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Dermatology/eruptive vellus hair cysts


Plain and simple, what is the best way to get rid of EVHC other than surgery?

Twenty-five percent of eruptive vellus hair cyst (EVHC) cases resolve spontaneously through transepidermal elimination.

Keratolytic treatment is as follows:

Clinical benefit was reported after gentle mechanical dermabrasion with an exfoliating sponge (eg, Buf Puf, 3M; St. Paul, Minn) followed by an application of 10% urea cream.
Significant clinical improvement resulted in one case with 12% lactic acid applied to the affected areas.
Retinoid treatment is as follows:

Topical tretinoin applied nightly to the affected area is a reasonably safe treatment option. This method reportedly cleared a case of congenital EVHC after only 5 applications, leaving only a slight residual erythema that gradually faded.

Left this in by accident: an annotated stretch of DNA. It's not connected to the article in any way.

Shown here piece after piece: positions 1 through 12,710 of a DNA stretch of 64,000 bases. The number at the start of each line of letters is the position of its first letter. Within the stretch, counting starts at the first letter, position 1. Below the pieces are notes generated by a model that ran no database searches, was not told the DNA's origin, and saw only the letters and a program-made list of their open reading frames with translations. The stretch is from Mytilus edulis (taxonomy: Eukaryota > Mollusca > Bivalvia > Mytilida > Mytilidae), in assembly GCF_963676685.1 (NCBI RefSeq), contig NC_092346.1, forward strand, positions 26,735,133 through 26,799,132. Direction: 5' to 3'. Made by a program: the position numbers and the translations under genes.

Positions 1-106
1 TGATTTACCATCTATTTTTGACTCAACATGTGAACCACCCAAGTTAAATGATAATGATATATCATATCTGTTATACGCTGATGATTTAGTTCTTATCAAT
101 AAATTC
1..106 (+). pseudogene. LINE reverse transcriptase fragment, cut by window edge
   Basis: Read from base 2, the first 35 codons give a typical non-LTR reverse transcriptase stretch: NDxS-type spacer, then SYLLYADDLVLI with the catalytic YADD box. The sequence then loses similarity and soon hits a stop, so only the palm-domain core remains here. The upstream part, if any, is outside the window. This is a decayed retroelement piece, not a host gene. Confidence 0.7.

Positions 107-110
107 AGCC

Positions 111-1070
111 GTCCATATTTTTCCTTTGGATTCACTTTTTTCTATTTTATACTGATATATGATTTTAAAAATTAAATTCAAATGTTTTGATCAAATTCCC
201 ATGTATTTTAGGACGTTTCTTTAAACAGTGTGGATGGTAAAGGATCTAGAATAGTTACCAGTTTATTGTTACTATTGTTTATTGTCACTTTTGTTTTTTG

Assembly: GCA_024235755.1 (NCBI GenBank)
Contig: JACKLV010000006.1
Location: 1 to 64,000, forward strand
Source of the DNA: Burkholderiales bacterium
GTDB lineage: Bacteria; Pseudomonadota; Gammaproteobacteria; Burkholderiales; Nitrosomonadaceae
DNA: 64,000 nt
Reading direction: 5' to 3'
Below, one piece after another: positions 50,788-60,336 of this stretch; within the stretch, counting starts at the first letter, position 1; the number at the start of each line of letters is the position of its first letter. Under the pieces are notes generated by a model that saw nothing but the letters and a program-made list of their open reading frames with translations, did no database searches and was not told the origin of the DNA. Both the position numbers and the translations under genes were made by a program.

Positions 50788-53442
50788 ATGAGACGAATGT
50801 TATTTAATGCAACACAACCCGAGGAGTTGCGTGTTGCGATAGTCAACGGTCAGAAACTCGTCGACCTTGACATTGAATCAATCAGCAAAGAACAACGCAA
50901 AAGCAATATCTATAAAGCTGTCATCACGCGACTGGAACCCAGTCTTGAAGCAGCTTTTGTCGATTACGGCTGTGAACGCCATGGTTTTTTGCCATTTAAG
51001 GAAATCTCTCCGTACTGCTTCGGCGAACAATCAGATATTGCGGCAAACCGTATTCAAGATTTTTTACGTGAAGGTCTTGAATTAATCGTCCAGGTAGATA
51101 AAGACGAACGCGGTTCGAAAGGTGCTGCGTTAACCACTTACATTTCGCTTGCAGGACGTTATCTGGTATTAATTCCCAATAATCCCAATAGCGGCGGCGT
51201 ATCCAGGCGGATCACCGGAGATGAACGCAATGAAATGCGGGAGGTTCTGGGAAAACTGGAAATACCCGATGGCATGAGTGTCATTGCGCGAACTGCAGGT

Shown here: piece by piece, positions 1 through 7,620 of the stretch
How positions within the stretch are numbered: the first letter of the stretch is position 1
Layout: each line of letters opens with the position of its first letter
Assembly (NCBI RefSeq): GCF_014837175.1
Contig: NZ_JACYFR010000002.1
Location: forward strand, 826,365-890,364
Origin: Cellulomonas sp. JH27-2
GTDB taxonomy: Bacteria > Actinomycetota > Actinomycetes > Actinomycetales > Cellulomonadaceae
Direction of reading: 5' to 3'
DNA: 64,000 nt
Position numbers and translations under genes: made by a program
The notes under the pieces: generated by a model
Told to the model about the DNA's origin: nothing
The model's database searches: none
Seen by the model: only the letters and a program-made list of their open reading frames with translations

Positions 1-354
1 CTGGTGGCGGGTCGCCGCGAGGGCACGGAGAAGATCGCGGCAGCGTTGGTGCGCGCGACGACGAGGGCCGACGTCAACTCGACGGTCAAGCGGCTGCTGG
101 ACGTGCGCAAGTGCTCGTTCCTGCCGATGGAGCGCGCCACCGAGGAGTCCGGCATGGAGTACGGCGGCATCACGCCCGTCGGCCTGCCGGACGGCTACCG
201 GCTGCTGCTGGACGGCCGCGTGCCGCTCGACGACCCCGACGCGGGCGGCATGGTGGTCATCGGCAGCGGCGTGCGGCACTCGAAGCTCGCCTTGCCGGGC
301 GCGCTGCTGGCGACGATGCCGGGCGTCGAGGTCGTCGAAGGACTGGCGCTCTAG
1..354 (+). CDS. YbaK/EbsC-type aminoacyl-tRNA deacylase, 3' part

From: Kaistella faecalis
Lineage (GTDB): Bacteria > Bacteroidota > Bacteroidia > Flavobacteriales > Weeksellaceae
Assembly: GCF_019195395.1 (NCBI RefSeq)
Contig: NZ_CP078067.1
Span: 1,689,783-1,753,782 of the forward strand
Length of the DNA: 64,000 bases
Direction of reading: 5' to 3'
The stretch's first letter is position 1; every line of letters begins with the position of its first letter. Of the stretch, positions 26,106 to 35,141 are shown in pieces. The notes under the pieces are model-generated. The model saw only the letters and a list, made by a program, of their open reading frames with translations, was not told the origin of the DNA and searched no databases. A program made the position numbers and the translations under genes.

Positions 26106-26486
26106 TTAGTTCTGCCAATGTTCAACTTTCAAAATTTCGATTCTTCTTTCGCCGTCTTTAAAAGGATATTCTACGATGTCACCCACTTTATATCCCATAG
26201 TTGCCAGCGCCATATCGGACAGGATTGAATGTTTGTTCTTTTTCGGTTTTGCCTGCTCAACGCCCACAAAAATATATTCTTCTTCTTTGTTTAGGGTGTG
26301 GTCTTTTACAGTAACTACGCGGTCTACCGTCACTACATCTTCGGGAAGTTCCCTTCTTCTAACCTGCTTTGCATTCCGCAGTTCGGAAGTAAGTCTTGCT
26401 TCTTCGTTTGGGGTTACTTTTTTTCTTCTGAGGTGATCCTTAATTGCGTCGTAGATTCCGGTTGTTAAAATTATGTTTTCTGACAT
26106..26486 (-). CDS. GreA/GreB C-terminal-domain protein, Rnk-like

Topical tazarotene cream 0.1% applied to the affected area was shown to be more effective than some surgical options for the treatment of EVHC.
Oral isotretinoin at 1 mg/kg/d produced no improvement in one patient after 20 weeks of therapy.
Systemic vitamin A therapy (100,000 IU/d) has also been tried; however, this also produced no clinical improvement and resulted in severe headaches requiring discontinuation of therapy.
Calcipotriene treatment has been reported. A single case report showed a partial response of EVHCs after a 2 months treatment course with topical calcipotriene.
Lazer therapy has been also shown to be effective.


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Michael S. Fisher, <B>Ph.D., M.D.</B>


published over 50 articles on the subject.

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